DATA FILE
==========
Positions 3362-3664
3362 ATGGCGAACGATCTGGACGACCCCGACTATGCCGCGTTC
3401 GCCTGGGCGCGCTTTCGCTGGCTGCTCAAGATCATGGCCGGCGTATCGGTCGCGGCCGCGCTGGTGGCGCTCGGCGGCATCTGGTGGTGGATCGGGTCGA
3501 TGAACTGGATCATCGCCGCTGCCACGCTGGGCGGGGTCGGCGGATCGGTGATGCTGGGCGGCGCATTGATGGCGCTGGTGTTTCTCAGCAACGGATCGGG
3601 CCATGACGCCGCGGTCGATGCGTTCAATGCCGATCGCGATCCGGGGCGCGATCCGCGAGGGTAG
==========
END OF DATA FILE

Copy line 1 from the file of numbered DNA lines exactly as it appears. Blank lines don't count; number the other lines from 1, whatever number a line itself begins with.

Positions 3362-3664